Sometimes a dare can change your life. It certainly made Anne Fowler’s journey a lot more public. Her friends dared her to jot down stories from her decades of adventure; Fowler wasn’t about to back down.
Now 81, she divides her time between Haliburton and Honduras, where she started English schools, led volunteer groups, hosted doctors and dentists and more.
In I’ve Worn Many Hats, Fowler charts her life from childhood to present day. She said she “led a fairly reckless life” in which she did lots she’s proud of and much she isn’t. When in her 20s, Fowler experienced a traumatic assault.
“Emerging from the wreckage,” reads the synopsis, “she reinvented herself, started over, and proceeded to live on the edge with a risk-taking lifestyle.”
“What I’m trying to get across with having two sections of the book is how my life changed, my outlook on life changed, and I became less reckless,” she said.
The first year she was in Honduras she said she was awoken by a voice. “I heard God speak to me. And he said, your life is going to change, you’re going to take a different path. And that’s it.”
Fowler began the Porvenir English program to teach free English skills to local kids and adults, as well as kickstarting a healthy living education program, the second phase of which has been led by Haliburton dentist Dr. Bill Kerr and now operates out of a fully-equipped dental facility. Kerr attributes the Haliburton-based Volunteer Dental Outreach’s founding to Fowler’s inspiration.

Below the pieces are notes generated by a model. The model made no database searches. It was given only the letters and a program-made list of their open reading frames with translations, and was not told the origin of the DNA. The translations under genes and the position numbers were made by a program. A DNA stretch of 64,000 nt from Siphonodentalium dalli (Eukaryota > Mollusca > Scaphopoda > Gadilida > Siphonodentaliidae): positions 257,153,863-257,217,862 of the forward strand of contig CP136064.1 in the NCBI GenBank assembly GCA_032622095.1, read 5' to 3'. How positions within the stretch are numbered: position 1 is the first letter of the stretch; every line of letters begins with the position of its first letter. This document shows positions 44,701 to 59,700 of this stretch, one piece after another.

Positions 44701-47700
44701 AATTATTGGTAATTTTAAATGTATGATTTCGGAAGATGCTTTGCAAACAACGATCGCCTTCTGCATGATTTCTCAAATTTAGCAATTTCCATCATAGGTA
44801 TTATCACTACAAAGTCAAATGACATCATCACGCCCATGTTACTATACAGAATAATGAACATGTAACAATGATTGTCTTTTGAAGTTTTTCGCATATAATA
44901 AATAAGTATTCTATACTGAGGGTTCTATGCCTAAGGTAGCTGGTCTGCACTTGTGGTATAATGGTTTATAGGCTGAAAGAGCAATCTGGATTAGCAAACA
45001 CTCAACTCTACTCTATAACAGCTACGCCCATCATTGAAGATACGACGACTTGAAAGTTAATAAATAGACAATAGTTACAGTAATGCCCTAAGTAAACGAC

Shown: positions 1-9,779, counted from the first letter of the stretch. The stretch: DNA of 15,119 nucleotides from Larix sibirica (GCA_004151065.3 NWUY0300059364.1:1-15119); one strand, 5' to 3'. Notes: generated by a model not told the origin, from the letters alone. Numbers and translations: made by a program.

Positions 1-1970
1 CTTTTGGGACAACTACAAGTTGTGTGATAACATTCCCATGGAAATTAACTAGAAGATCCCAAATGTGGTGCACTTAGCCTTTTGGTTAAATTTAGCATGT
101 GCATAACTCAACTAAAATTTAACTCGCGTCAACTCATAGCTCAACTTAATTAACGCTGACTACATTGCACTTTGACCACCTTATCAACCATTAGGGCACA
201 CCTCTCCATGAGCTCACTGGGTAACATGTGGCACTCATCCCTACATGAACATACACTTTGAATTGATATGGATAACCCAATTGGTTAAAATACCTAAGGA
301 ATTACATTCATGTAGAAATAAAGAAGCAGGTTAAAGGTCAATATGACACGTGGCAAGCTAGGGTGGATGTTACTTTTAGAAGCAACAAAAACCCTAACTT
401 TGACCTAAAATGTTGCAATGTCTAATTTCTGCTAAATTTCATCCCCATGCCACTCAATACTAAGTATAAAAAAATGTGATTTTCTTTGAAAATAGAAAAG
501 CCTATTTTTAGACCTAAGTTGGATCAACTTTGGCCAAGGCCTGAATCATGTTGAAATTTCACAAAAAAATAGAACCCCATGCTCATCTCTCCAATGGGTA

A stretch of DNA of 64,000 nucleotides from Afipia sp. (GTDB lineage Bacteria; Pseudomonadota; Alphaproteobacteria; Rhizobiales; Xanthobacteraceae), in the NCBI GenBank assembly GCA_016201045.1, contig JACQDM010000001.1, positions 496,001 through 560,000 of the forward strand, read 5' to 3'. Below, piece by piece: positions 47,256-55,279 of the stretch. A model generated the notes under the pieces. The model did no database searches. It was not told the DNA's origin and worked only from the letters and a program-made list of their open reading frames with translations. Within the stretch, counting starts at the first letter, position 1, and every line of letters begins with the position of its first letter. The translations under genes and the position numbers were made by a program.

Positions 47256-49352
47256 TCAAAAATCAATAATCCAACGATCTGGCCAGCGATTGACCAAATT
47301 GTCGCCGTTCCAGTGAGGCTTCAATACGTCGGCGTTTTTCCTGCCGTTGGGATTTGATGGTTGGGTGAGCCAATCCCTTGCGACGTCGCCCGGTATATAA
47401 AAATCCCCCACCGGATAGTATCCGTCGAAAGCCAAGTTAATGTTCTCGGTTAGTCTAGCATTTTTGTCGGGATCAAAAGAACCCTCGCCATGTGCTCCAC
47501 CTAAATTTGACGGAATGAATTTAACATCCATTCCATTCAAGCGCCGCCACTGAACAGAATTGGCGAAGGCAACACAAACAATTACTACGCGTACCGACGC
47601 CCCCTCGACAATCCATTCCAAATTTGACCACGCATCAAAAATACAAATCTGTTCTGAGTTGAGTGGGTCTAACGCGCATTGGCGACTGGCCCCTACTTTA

There’s even a school in Honduras named after her, the Anne Fowler Bilingual School.
The book, however, balances Fowler’s milestones with stories of pain, loss and joy, with a few scandalous tales thrown in along the way.
“And there are things that happened during my life that I kind of said ‘Oh, well, tomorrow’s another day, Scarlet’, you know, and didn’t really give a lot of thought to it. Writing the book gave me the opportunity to really think about some of these things and think about what the consequences were. I think that helped. It gave me closure,” she said.
Fowler’s book has connected with more readers than she thought possible.
“I was contacted by young women, mothers of women, sisters of women, all over the United States, Canada, and Europe, who were telling me about their experiences and how they dealt with them. And, we’ve set up a dialogue. So, it’s been very therapeutic for these other people,” she said.
Fowler is already working on a new book, where she’ll collect the experiences of the more than 800 volunteers who’ve arrived in Honduras from Canada, the U.S and Europe to help teach English.
All the proceeds from that book will help fund a new project: a mobile library in El Porvenir.
Fowler is at an age when many are settling into retirement. Is she planning to slow down, or stop flying south for half the year?
“I’ve had friends asking me that for years,” she said. “You know, I just laugh at them. I’ll come back when I’m ready.”
Find out more about Fowler’s work at anne.honduranhope.net